Texas Rangers weekend wrap-up: Fall

DALLAS - There’s something about the middle of September. Like, 95 degrees in June, that’s not too bad. 95 degrees in mid September, though, feels like someone is dragging a cat through your soul. Your body has this clock that says ‘you can buy a pumpkin spice latte it should not be so hot that walking across the concourse will make you legally considered to be well done this is not fair.’
 
Baseball is kind of the same way right now, because of the fact that the Rangers are almost a mathematical certainty to win the division. The inevitability is fully ingrained in all of us at this point. I mean, the Rangers could go 3-9 over this final 12 game stretch of the regular season and the odds are they’d still be dousing each other in champagne at some point. Heck, the fact is they could lose out, and their odds of winning would still probably be better than Seattle’s right now. 
 
That kind of certainty produces this weird blasé feeling, doesn’t it? Like sitting through an opening speech at a graduation ceremony. Look, we all just want the diploma at this point. We all just want it to be fall. We all just want October to get here.
 
Oakland Azzzzzzz (get it it’s like I fell asleep just typing out their name… because they’re boring, right?)
 
I suppose it’s kind of gauche for me to talk about the grind of playing out the string when you just faced Oakland for three games, but then again when a team’s down streak looks likely to be on its third consecutive year next season -- and year eight out of ten at or below .500 -- but we’re not exactly striving for fairness here.
 
Regardless, Cole Hamels lead the team out on Friday, and while you’re generally conditioned to think ‘oh that’s good’ the past month has not been kind to Hamels. Like, 9.88 ERA unkind.
 
You have to have faith that between Hamels, Jonathan Lucroy, Robinson Chirinos, Doug Brocail, and Brad Holman (plus the other assorted sharp pitching minds in this clubhouse) that they’ll figure it out (and maybe they did, since Hamels had some glimpses of sharpness), but it’s also ok to be a little worried. This whole them, by the way, can be applied to the whole weekend.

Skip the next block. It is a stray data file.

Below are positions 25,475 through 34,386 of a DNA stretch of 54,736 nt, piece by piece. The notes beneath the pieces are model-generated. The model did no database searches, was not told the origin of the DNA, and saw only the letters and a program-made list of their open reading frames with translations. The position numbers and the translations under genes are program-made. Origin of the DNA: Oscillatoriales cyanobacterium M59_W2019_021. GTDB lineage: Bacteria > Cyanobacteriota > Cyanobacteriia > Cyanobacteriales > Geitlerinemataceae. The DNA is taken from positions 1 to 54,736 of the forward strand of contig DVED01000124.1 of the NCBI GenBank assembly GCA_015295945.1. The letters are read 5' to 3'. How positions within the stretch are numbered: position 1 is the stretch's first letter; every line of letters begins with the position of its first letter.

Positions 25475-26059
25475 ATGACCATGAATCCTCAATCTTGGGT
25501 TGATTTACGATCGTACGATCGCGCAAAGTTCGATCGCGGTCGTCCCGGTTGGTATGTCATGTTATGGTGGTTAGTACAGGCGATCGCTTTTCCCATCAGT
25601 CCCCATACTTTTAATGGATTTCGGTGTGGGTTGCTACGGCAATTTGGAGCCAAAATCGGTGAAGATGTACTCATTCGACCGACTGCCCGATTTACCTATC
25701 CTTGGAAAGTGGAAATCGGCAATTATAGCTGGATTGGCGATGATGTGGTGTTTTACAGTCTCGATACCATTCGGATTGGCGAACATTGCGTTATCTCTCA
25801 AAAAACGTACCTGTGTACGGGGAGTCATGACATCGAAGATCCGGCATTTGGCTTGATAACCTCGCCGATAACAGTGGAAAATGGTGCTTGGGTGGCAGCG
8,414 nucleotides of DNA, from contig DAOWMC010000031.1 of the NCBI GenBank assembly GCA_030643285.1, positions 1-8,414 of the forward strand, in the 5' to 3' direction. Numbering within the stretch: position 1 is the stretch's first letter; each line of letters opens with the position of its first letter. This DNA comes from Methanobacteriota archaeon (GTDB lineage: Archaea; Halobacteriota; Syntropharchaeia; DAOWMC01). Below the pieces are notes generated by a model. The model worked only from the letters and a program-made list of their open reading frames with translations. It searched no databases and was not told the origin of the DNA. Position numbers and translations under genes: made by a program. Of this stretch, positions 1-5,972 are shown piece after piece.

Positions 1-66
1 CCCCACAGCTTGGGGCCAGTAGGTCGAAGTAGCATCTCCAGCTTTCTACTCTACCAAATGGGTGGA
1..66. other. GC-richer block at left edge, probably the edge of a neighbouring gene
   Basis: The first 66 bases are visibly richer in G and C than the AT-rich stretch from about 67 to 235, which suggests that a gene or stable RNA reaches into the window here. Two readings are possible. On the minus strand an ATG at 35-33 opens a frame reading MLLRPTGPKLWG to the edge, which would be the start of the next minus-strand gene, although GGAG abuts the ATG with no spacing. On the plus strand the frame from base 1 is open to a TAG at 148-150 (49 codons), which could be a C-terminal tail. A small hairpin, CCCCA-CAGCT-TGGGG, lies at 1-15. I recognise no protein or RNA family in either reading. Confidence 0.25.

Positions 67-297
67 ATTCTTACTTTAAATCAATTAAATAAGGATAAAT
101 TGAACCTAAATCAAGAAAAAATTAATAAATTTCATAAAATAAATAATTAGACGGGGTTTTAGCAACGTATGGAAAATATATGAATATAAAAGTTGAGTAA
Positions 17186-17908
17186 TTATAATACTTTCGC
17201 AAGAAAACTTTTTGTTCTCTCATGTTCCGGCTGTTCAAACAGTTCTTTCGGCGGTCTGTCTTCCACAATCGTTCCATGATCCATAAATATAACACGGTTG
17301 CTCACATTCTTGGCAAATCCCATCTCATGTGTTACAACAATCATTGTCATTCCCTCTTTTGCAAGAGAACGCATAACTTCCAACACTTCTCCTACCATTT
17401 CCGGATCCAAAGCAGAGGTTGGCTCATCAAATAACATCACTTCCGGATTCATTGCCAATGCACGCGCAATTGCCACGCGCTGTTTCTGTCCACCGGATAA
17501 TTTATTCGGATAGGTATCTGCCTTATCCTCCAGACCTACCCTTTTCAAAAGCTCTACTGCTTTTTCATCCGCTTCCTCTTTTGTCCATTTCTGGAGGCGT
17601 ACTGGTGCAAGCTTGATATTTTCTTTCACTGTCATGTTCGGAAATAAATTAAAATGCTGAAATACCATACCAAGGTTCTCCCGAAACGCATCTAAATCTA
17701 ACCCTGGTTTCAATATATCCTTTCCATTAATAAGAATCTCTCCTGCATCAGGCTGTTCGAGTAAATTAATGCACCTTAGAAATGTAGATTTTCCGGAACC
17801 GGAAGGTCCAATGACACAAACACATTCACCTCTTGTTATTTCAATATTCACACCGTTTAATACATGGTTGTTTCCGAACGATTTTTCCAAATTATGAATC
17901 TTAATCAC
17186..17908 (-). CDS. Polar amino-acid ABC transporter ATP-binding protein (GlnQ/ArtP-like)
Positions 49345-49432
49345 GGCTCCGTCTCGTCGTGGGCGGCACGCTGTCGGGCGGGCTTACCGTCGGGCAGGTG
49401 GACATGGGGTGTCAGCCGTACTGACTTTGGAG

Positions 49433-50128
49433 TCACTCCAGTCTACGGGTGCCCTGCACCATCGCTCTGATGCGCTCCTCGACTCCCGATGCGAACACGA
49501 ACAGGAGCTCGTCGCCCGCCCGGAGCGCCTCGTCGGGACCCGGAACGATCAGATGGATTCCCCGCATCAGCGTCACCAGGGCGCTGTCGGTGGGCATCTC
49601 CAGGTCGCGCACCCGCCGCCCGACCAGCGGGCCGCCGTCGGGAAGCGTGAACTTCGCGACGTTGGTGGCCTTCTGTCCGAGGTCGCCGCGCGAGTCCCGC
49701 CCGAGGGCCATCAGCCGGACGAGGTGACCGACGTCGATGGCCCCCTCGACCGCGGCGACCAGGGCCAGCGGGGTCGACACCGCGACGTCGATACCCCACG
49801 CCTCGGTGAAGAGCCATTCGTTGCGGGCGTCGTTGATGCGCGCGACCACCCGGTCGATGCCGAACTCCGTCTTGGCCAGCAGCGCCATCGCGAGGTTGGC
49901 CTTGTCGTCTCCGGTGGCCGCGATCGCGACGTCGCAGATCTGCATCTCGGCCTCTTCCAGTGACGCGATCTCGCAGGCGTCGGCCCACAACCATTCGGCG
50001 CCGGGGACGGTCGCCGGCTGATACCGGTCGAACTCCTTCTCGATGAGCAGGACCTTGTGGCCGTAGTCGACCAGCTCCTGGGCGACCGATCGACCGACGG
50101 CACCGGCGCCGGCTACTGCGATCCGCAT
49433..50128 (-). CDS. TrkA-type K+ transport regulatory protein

Hamels pitched fairly ok through the first three frames, working around a leadoff walk/double combo in the second with no runs scored. Then, in the fourth, he allowed another leadoff walk, and another extra base hit after, only this one left the park, because it’s Khris Davis and it’s the Rangers. Another run came across after a double-sac fly-single sequence, but a strike-em-out-throw-em-out double play ended the frame with the three runs in.
 
After a clean Hamels  fifth, the Rangers gnawed the lead down to 3-2 with a Lucroy leadoff walk, Elvis Andrus double, and a run scoring groundout off Carlos Gomez’ bat. Then, Hamels’ ran into trouble again with a two-out walk of Stephen Vogt and a three-run homer from Brett Eibner (yes, real name, I checked).
 
Hamels handed off to the bullpen at this point and Keone Kela, Matt Bush, and Sam Dyson sat down nine A’s, with each pitcher allowing a single, five via strikeout.
 
The Rangers’ offense got two runs back in the bottom of the sixth with back-to-back Beltran/Beltre doubles to lead off the inning and a Moreland single, bringing the tally to 6-4 Oakland. A Carlos Gomez leadoff homer in the seventh brought the deficit to one, which brings us to the ninth, the crescendo of the only good piece of music over the weekend.
 
With one out, Carlos Beltran doubled, and as the tying run on second was replaced with Delino Deshields. Adrian Beltre then walked, replaced by Joey Gallo (Joey Gallo, pinch runner will never not be funny to me). That brought up Rougned Odor, who we all know smells pennies in situations like this; he struck out.
 
With two outs, the game came down to Jonathan Lucroy. He singled past Danny Valencia (betcha Beltre would’ve snagged that), Deshields and Gallo raced home, the Rangers had the first lead of the evening at the exact same moment the game ended. Gatorade showers. Another Rangers win that leaves fans in Seattle and Houston spitting. 7-6.
 
Ok so Friday’s game was pretty great (at the end at least) but then the rest of the weekend; not so much. I’m going to gloss over, like, a lot here. We all ok with that? Ok. Cool.
 
On Saturday Yu Darvish had some issues. Maybe it’s a mechanical kink he tried to work out between starts, maybe it’s blue jerseys, I don’t know, I just know he allowed seven runs over five innings, two homers, four walks, seven strikeouts. He’ll figure this out, right?
 
Meanwhile the Rangers couldn’t figure out Raul Alcantara, who allowed two runs in 5.2 (two-run homer for Carlos Gomez, thanks Houston!). Those would be the only two runs the would score. Jose Leclerc and Yohander Mendez gave the Rangers 3.1 innings of one run ball, but Dario Alvarez kind of exploded a little, and the final score was 11-2, because sometimes you just want to troll the run differential people a little.